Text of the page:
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What are some good resources for learning Knife Skills? is a fairly old question, from when we were a lot more tolerant of wide-open questions inviting long lists of answers.

It's recently been bumped by two bounties, and as long as a bounty is on it, regular users can't actually vote to close. But I've seen a couple users suggest that it may be too broad.

So, should it be closed? We moderators can certainly override the bounty and unilaterally close it, but I'd rather do so with community support.

(As a side note: the current bounty text is almost a new version of the question, rather than the normal "more answers please" type of thing. I'm aware that this may also not be the most appropriate use of a bounty, but for the purposes of this meta question, let's focus on whether the original question should be closed, not the bounty.)

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It comes under a 'classic' close reason - "product, service or learning materials". Unless Seasoned Advice has a specific, 'local' policy of letting such questions stand, I don't see any reason not to close it.

A better way to handle such questions might be to encourage seperate, specific questions on specific knife skills, or the use of specific tools in my opinion in a sense, this site should be the resource, and answers self contained

  • The bounty-er did say some things in chat suggesting they might actually have some more specific questions, but are trying to take care of them all at once by finding one awesome resource. Certainly agree that it's better to end up with that knowledge here! – Cascabel Oct 16 '16 at 4:12
  • Yup! cooking.stackexchange.com/questions/74767/… this is entirely inspired by this question and is a pretty good example of how I'd personally ask a knife question to do with a specific style of knife. – Journeyman Geek Oct 16 '16 at 4:18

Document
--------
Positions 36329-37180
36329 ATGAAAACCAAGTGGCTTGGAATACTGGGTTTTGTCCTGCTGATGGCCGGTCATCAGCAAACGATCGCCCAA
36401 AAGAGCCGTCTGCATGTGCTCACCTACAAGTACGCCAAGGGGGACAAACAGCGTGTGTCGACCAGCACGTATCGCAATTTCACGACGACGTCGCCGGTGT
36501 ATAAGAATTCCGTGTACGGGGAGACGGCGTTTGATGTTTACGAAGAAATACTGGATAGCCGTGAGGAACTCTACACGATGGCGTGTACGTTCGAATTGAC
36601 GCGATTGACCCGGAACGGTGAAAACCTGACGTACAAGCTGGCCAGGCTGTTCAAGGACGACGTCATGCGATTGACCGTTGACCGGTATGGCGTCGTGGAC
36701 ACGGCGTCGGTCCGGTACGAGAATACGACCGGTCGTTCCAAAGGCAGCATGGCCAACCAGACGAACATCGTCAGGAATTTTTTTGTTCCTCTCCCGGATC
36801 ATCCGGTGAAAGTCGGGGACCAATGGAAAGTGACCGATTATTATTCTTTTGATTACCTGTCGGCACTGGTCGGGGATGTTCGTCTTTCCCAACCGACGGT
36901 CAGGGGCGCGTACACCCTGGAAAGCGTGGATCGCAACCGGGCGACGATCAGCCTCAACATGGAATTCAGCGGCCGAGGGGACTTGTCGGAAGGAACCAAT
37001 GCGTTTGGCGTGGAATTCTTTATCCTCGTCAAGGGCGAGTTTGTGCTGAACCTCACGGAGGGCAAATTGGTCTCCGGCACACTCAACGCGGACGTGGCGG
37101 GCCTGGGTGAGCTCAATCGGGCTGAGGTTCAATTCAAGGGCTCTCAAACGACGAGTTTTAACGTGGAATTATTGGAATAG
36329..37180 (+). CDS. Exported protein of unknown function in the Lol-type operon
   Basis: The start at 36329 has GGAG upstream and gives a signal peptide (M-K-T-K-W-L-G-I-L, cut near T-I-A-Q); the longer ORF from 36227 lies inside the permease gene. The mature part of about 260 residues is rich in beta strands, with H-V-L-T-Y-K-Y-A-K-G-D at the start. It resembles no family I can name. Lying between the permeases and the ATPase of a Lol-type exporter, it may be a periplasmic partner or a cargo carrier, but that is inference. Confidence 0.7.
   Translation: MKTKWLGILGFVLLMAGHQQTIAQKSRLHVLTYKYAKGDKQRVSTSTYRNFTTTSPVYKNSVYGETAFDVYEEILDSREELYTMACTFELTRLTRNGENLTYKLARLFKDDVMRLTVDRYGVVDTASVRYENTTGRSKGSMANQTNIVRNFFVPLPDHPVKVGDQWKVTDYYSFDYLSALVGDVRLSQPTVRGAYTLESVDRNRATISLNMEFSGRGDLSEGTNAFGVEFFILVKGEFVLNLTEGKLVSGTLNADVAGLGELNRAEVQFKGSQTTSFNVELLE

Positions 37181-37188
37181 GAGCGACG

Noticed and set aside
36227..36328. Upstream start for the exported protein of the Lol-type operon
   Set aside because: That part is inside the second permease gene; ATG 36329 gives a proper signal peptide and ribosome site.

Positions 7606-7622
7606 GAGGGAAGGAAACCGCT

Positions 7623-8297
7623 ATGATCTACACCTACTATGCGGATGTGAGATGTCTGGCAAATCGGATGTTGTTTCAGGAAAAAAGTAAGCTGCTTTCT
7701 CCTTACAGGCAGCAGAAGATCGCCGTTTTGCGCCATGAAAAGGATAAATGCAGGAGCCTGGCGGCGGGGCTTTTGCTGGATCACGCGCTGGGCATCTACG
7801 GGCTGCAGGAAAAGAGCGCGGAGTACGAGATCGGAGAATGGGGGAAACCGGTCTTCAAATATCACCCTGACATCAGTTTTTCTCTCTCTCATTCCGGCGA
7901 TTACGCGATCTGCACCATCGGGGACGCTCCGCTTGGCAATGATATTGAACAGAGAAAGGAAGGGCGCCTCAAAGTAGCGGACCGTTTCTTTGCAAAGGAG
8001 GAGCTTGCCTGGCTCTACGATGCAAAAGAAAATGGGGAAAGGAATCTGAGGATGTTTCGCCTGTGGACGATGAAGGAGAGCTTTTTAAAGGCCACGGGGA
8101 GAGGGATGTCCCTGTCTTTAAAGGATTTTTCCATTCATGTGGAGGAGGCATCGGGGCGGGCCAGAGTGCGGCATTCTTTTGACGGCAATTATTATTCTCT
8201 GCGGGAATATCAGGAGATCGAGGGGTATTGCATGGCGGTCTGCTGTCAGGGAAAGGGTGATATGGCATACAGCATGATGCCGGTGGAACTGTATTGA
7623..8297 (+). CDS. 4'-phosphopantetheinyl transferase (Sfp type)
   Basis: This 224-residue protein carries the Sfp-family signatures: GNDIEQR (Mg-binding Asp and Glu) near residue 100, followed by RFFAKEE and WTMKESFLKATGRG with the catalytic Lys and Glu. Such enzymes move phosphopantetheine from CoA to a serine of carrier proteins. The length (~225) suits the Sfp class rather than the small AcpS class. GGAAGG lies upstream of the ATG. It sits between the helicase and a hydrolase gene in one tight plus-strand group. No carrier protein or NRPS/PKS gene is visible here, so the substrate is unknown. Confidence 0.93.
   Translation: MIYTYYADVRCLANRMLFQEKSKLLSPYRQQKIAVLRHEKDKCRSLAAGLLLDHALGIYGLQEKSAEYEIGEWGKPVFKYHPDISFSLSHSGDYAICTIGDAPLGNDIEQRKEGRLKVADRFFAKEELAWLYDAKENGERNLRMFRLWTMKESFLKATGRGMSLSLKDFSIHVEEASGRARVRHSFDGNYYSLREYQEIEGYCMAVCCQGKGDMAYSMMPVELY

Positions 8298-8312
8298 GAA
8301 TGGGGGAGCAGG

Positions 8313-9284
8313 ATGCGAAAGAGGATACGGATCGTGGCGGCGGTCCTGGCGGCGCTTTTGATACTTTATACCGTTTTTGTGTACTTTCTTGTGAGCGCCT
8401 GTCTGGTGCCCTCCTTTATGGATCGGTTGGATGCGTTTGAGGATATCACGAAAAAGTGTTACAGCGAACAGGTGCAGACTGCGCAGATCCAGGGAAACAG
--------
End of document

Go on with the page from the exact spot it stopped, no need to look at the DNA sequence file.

• Okay, no dissenting answers or even votes, and I not only agree with your reasons, I think it's also quite broad and that we've closed plenty of questions in this vein in the past. So I'll go ahead and close it. Thanks for the confirmation, everyone! – Cascabel Oct 17 '16 at 17:15
  • The more specific the questions get, the greater the chance that I (the OP or bounty-er) will miss out on knife skills that are more obvious to more seasoned cooks. Also, it would be great if this site was the resource but frankly I'm not seeing people posting images in any instance for knife skills and to me that is extremely important to have a visual of some type. Two pages of text on knife skills can hardly hold up to a single image in my opinion. So yes external links and resources for this topic can be valuable and to me necessary. – dpollitt Oct 21 '16 at 1:51
  • @dpollitt People can absolutely still link to resources in answers, if they know of any that are freely available. (They aren't always - there's a reason you discovered so much paywalled stuff on that older question.) The issue here isn't just about images/videos versus text, it's about asking for all knife skills at once versus asking for specific things. And, well, StackExchange is all about specific Q&A, not sharing general tips. We can argue about where to draw the line, but I think when you get to the point of asking for an hour-long class on a skill, that's pretty obviously broad. – Cascabel Oct 22 '16 at 0:56
  • I think the 'why' self contained answers are good is important to understand - external links go down or can be moved. If so, your answer is useless. However a focused answer on a specific part of the skillset you need, then referencing external sites for more information works better. I'd note, for once, your comment might be better extended as an answer and I agree with the bit about 'posting images' as part of an answer. – Journeyman Geek Oct 22 '16 at 0:59
  • So asking 20 questions about knife skills and having each question with an answer linking to a 22 second random video on the skill is preferred vs asking broadly and someone linking to a 30min video covering most of the general skills needed. I can do that, its just tedious. – dpollitt Oct 22 '16 at 1:00